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I don't know how much I've talked about how much I love my room, and how much I love being in my room again after nearly three years of ceding it to other people for one reason and another. I'll have to be out of it again for a few weeks after knee surgery but I'm getting back to it again as soon as possible.

My house is a high-water house: it was built on five-foot piers before the lagoon  and river were tamed, and there were a couple of flood years in my own memory where it was a definite relief that we lived off the ground. The first floor is tall, too, so my room, at the top of the house, is close to twenty feet off the ground. Stop laughing, you people who live in highrises. Remember I live in a town which has a 3-story building limit (which can be waived by permission if your building plan knocks the socks off the planning department). Anyways, because of these things, my room is above most of the structures in my neighborhood. This doesn't give me a very long view because the neighborhood also has many mature trees, including a number of ill-considered redwood trees (redwood trees have very shallow roots, and the only reason they can stand up, usually, is due to their growing in large numbers and intertwining their roots. So if you have a lone redwood tree, or even a planting of three or four of them, you are reasonable to expect that at some point in its lifespan it will simply keel over, in a high wind or due to soil subsidence, which of course we can expect much more of in low neighborhoods like mine as the sea level rises and also therefore the water table-- drought may drive the water table down here, but that only opens the way to more brackish water down the line, etc. Also drought soil is more brittle and drought trees are weaker. And so on)

So I look out my window and I see bits of apartments and houses nestled in a very mixed forest. I counted eleven kinds of trees without moving my head. My window is most of the back wall of my room, and my room is most of the central footprint of my house (that is, it is almost sixteen feet square! The whole downstairs is almost twenty-eight feet square, though). By window I mean two large panes with a sliding glass door in the middle. There was supposed to be a balcony there but nobody's figured out how to build it correctly. I keep that door open a bit most of the time and the wind from the outside comes right in my room, along with the light and everything. Besides that big window there are three skylights, one of them very large. My room is bright enough to read by on a full moon night.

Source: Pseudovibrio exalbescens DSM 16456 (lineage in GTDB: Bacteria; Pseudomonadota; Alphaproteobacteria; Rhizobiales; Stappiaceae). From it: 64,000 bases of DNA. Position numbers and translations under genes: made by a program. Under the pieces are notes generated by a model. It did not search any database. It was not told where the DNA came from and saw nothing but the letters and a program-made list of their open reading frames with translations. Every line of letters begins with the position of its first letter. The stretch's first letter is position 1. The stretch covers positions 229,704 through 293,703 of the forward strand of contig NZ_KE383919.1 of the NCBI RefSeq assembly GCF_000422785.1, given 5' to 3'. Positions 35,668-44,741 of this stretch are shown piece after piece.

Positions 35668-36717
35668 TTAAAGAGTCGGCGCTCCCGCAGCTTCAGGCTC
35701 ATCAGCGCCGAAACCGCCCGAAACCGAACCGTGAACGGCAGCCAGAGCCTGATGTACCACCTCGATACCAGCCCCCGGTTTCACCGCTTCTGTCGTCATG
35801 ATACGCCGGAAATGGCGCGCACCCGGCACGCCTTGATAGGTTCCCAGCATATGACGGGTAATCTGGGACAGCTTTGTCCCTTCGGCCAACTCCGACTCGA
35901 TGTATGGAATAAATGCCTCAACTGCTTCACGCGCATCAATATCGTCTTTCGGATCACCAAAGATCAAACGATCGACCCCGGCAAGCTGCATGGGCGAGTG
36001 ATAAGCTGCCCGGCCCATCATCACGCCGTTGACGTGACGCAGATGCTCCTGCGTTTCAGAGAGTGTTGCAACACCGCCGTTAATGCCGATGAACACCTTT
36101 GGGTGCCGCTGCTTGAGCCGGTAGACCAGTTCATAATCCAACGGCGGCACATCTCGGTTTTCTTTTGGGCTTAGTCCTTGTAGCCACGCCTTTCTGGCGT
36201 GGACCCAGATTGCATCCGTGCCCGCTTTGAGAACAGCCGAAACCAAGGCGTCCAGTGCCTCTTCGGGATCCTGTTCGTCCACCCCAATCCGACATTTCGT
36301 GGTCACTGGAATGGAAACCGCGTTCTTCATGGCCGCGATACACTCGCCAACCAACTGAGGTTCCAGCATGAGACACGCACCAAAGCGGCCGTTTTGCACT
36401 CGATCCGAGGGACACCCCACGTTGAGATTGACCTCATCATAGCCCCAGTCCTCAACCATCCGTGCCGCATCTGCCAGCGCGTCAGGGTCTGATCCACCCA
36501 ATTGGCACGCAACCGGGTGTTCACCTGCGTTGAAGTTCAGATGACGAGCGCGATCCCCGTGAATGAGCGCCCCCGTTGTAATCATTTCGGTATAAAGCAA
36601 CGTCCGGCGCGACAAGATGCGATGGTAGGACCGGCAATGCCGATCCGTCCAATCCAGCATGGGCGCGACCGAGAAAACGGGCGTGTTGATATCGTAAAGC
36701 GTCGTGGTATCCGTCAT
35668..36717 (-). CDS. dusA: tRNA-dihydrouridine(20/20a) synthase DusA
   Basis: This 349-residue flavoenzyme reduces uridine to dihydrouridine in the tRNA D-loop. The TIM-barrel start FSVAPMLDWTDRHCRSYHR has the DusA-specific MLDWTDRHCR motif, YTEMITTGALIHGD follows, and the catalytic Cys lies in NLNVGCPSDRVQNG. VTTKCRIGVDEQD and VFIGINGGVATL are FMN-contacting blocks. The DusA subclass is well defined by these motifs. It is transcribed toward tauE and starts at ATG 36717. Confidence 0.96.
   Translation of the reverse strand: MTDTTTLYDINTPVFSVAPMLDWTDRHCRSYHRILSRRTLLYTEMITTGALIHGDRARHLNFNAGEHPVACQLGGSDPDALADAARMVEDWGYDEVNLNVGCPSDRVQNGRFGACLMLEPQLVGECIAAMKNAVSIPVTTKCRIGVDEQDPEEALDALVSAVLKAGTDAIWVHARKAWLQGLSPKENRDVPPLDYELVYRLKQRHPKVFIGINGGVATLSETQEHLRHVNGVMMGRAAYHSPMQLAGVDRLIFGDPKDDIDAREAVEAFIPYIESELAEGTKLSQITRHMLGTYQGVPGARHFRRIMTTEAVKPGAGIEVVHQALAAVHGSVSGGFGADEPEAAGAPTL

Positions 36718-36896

I'm saying my room is luxurious, right? And it is full of built in drawers everywhere and a little walk in closet.

Okay, well.

When I lived up here before I used to run up and down the stairs. Now I limp up and down the stairs. But I think I announced before that a short time of upping and downing the stairs has restored my spine and hip to a satisfactory degree? I had no idea. But toi my disappointment I have not actually gotten better at upping and downing. I'm still doing it eight to ten times a day, but I'm just as slow and awkward and uncomfortable. But it doesn't really bother me, so that's something.

All this is a long prelude to the drawback of living up here--not only do I see all this, I hear all this. Oh dear me do I hear things.

The other night the crows--surely I've mentioned the crows before?: There's a roost of about sixty of them in the neighborhood, which my reading indicates is not really large for crows. Every sunset they do a magnificent display of wheeling in the air and cawing for a goodly amount of time. It's giddying to stand under and watch. The other midnight though, they started in on the cawing part at least--it was dark so I didn't even attempt to get up and look out to see if they were also wheeling and wheeling. I thought they weren't supposed to be doing that, and then they went on for a long time and I couldn't get back to sleep. So I spent a couple hours reading about crow behavior, and I found out about tail-pulling, which is when they get all assholish towards some other animal, sometimes in order to steal whatever they've got but sometimes just to piss them off or instigate fights. But I didn't find out what would upset them (or excite them, who knows) enough to do their mysterious cawing at midnight.